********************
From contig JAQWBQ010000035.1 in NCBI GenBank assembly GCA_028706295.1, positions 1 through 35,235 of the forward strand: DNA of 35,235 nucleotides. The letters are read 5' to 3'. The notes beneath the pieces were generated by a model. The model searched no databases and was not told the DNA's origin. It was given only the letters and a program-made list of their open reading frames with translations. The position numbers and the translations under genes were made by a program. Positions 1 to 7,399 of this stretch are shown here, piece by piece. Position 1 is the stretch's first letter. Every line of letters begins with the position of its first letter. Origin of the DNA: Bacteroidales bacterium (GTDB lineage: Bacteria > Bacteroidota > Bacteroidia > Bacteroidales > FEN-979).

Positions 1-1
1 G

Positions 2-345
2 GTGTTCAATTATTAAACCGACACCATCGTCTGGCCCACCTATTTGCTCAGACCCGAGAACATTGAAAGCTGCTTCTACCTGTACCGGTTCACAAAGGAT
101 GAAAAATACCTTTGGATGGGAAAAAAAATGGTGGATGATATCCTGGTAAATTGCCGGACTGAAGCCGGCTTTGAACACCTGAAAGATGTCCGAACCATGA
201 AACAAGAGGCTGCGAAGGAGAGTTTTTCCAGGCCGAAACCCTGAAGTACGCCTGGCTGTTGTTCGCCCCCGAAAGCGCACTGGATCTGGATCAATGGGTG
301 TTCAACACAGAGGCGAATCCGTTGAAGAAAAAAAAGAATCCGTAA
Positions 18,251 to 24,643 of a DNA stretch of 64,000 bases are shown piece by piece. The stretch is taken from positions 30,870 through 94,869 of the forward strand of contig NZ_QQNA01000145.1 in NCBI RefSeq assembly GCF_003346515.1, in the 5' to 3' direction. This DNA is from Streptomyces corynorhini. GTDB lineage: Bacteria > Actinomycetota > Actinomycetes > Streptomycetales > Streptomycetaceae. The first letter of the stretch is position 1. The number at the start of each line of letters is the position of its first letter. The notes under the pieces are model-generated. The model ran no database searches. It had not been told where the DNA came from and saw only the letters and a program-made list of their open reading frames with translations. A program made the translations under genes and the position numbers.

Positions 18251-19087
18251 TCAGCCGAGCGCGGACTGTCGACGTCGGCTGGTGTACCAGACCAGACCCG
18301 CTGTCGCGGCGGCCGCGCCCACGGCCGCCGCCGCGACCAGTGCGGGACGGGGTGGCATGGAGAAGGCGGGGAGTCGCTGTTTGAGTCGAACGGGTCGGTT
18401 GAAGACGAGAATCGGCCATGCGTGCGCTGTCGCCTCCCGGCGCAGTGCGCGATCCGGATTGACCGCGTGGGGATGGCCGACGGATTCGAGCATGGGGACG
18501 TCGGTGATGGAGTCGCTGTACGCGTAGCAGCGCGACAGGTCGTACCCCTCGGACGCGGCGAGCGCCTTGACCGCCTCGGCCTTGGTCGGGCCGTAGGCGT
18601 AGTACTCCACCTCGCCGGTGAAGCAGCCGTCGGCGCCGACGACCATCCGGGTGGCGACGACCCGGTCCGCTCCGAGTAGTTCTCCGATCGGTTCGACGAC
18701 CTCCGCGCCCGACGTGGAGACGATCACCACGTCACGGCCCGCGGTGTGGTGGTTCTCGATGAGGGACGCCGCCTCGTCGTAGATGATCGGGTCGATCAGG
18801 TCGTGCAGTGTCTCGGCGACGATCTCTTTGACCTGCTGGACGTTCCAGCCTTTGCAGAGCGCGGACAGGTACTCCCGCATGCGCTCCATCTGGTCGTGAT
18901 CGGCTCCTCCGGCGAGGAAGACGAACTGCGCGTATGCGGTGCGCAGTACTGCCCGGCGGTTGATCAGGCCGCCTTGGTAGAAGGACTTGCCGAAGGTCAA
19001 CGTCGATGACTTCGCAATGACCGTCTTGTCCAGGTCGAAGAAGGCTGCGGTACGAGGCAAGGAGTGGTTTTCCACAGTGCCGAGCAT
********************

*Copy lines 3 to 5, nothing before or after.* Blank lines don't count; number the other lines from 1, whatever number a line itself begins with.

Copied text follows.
1 G

Positions 2-345
2 GTGTTCAATTATTAAACCGACACCATCGTCTGGCCCACCTATTTGCTCAGACCCGAGAACATTGAAAGCTGCTTCTACCTGTACCGGTTCACAAAGGAT